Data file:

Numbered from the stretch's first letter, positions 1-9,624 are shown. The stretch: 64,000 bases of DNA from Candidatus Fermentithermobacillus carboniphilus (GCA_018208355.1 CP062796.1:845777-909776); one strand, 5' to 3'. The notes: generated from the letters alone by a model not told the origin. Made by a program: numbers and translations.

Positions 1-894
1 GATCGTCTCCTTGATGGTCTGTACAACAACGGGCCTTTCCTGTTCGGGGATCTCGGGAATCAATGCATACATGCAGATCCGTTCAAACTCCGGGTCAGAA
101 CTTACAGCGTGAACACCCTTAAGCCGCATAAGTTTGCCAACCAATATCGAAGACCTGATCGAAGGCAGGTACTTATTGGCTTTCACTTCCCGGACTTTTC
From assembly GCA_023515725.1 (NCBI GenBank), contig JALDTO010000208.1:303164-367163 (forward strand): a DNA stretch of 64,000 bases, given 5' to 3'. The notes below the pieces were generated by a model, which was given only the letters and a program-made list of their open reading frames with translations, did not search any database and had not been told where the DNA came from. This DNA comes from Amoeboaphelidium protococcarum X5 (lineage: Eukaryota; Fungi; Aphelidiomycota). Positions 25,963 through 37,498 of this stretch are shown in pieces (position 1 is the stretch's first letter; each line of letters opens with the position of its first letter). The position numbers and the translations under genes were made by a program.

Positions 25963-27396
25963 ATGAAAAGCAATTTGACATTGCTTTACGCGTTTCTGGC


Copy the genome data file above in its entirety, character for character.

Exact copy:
Numbered from the stretch's first letter, positions 1-9,624 are shown. The stretch: 64,000 bases of DNA from Candidatus Fermentithermobacillus carboniphilus (GCA_018208355.1 CP062796.1:845777-909776); one strand, 5' to 3'. The notes: generated from the letters alone by a model not told the origin. Made by a program: numbers and translations.

Positions 1-894
1 GATCGTCTCCTTGATGGTCTGTACAACAACGGGCCTTTCCTGTTCGGGGATCTCGGGAATCAATGCATACATGCAGATCCGTTCAAACTCCGGGTCAGAA
101 CTTACAGCGTGAACACCCTTAAGCCGCATAAGTTTGCCAACCAATATCGAAGACCTGATCGAAGGCAGGTACTTATTGGCTTTCACTTCCCGGACTTTTC
From assembly GCA_023515725.1 (NCBI GenBank), contig JALDTO010000208.1:303164-367163 (forward strand): a DNA stretch of 64,000 bases, given 5' to 3'. The notes below the pieces were generated by a model, which was given only the letters and a program-made list of their open reading frames with translations, did not search any database and had not been told where the DNA came from. This DNA comes from Amoeboaphelidium protococcarum X5 (lineage: Eukaryota; Fungi; Aphelidiomycota). Positions 25,963 through 37,498 of this stretch are shown in pieces (position 1 is the stretch's first letter; each line of letters opens with the position of its first letter). The position numbers and the translations under genes were made by a program.

Positions 25963-27396
25963 ATGAAAAGCAATTTGACATTGCTTTACGCGTTTCTGGC